4 min read

Scaffold Safety In Construction

Mar 23, 2015 6:30:00 AM

Scaffold_SafetyAccording to OSHA, approximately 2.3 million construction workers frequently work on scaffolds. Scaffold-related accidents cause about 4,500 injuries and 50 deaths every year. They also result in $90 million in lost workdays. Taking steps to ensure compliance with the scaffolding standards could help employers protect workers and prevent significant costs.

Additionally, the Bureau of Labor and Statistics reports 72% of workers injured in scaffold accidents attributed the accident to the planking or support giving way, or to the employee slipping or being struck by a falling object. These situations could be prevented with proper compliance with the OSHA standards.

Scaffolding is discussed in numerous standards including general industry, shipyard employment, marine terminals, and longshoring. But it is the construction scaffolding standard which generates a high number of violations each year. It is the 3rd most cited OSHA standard for 2014 with 4,029 violations.

What can you do to keep your employees safe while working on scaffolding?

Understand The Common Hazards Associated With Scaffolds

OSHA identifies the following as common scaffolding hazards:

  • Falls from elevation, due to lack of fall protection;
  • Collapse of the scaffold, caused by instability or overloading;
  • Being struck by falling tools, work materials, or debris; and
  • Electrocution, principally due to proximity of the scaffold to overhead power lines.

According to the Safety Business and Legal Resources site, most often the violations associated with the construction scaffolding standard stem from:

  • Scaffolds that are not fully planked,
  • A lack of portable or hook ladders to access scaffold platforms,
  • Scaffolds loaded in excess of their capacity, and
  • Failing to protect employees from fall hazards on scaffolds.

Understand The Standard And Its Requirements

To protect your workers, ensure you understand all the requirements of the standard. OSHA offers standard details on their website. They also offer an eTool to learn more about the standard. For additional resources, you can also visit the National Safety Stand-Down website. It is an awareness and education effort to help prevent fall hazards in construction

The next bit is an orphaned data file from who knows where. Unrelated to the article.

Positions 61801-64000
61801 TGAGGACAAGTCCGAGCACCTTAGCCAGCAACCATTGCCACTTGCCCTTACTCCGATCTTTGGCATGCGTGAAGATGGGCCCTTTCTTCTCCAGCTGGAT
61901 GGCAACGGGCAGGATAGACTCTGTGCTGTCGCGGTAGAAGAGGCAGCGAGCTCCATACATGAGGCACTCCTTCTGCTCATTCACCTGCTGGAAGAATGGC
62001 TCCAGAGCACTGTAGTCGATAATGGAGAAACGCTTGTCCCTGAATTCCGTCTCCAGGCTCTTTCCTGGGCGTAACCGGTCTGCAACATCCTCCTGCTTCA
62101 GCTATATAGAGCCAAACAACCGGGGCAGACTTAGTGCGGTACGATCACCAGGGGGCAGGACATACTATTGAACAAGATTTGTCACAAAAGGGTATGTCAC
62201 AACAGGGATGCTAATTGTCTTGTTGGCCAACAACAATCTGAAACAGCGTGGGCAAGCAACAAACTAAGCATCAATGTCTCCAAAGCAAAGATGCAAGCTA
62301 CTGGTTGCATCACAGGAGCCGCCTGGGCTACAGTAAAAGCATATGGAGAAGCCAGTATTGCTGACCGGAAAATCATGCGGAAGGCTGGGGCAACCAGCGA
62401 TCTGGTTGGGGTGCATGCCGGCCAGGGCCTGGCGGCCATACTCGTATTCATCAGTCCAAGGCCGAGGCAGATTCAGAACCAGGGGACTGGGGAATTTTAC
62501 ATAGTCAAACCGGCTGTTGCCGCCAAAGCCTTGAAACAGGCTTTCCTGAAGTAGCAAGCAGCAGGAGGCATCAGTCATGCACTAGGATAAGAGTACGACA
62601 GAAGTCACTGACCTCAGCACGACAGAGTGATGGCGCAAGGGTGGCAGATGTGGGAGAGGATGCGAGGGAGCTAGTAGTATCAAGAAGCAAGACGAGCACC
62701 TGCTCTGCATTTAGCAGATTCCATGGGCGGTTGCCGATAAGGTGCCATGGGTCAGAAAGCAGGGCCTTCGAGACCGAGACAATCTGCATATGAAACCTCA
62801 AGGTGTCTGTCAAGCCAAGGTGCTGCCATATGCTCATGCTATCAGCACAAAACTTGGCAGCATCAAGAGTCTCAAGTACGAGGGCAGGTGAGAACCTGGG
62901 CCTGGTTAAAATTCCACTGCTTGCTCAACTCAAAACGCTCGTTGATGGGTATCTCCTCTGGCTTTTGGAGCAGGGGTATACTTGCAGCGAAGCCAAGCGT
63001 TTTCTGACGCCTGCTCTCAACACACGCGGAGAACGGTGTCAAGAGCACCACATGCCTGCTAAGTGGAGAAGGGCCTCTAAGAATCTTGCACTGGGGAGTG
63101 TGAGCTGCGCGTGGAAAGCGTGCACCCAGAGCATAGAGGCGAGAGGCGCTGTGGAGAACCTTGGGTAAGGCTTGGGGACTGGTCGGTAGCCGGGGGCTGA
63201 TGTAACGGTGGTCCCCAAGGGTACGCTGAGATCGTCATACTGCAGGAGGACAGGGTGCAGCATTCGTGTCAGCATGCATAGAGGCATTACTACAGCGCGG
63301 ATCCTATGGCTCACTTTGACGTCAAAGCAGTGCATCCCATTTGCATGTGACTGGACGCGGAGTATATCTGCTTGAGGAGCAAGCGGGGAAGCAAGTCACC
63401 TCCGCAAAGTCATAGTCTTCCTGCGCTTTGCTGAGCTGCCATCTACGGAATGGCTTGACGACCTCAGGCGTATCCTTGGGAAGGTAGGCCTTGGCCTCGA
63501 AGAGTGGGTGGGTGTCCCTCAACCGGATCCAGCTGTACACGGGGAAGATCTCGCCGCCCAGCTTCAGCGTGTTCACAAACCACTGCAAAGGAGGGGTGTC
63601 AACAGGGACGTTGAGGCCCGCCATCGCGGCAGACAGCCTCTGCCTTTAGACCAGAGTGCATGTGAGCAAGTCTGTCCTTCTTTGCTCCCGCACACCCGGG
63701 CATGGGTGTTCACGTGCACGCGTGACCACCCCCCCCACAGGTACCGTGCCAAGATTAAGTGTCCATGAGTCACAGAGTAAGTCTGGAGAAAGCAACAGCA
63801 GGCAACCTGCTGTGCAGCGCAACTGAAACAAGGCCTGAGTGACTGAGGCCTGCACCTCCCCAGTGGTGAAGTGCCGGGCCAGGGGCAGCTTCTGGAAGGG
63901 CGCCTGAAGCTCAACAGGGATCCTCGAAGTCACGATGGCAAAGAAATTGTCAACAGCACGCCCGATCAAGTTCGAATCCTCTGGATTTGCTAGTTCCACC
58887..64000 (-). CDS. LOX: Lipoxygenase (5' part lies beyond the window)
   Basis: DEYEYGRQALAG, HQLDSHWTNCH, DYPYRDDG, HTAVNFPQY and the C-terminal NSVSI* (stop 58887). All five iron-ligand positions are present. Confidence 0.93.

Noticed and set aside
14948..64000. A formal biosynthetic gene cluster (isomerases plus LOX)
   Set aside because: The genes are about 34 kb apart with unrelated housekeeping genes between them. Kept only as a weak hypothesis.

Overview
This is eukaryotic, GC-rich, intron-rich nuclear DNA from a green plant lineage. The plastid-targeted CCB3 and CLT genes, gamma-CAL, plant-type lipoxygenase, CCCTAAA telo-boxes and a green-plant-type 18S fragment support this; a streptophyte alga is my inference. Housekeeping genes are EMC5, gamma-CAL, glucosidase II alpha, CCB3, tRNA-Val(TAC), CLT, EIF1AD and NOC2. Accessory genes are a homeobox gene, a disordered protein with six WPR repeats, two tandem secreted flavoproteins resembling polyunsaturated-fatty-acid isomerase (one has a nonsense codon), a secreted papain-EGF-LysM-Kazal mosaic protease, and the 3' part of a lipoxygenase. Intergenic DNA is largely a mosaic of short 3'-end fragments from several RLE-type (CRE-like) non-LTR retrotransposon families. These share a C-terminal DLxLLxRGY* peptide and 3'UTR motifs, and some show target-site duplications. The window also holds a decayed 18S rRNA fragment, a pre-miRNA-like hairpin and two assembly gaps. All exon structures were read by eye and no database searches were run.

Fall Protection

There are several ways fall protection can be implemented on scaffolds. The most common is a guardrail system. The personal fall arrest system is also used in situations that don't allow the use of guardrails.

Fall protection for scaffold systems is a bit different from provisions in the general fall protection standard. Each employee on a scaffold more than 10 feet above a lower level shall be protected from falling to that lower level. Additionally, there are specific types of fall protection to be provided to the employees on each type of scaffold.

Guardrail systems must meet the requirements of the fall protection standard: 42 inch rail, a mid rail, and 4 inch toe kick.

Crossbracing is acceptable in place of a mid rail when: 

  • The crossing point of two braces is between 20 inches and 30 inches above the work platform.
  • As a top rail when the crossing point of two braces is between 38 inches and 48 inches above the work platform.
  • The end points at each upright shall be no more than 48 inches apart.


The employer should train each employee who performs work while on a scaffold. Training should be focused on teaching workers to recognize the hazards associated with the type of scaffold being used and to understand the procedures to control or minimize those hazards.

The training shall include the following areas, as applicable: use, care, storage, assembly, disassembly, and capacities. The nature of any electrical hazards and correct procedures to eliminate these hazards should be discussed. Fall protection systems should be discussed, developed, and implemented prior to work being started. All exposed employees should have a clear understanding of his or her responsibilities.


When a competent person/supervisor has reason to believe that an employee lacks the skill or understanding needed for safe work involving the erection, use, or dismantling of scaffolds management should provide additional training until knowledge is demonstrated.

Retraining should also occur in the following circumstances:

  • Where changes at the worksite present a hazard about which an employee has not been previously trained.
  • Where changes in the types of scaffolds, fall protection, falling object protection, or other equipment present a hazard about which an employee has not been previously trained.

Spending time to understand the scaffolding standard, put in place proper fall protection, and implement training and retraining of employees can help ensure the safety of your workers while working on scaffolding.


Written by Gibson

Gibson is a team of risk management and employee benefits professionals with a passion for helping leaders look beyond what others see and get to the proactive side of insurance. As an employee-owned company, Gibson is driven by close relationships with their clients, employees, and the communities they serve. The first Gibson office opened in 1933 in Northern Indiana, and as the company’s reach grew, so did their team. Today, Gibson serves clients across the country from offices in Arizona, Illinois, Indiana, Michigan, and Utah.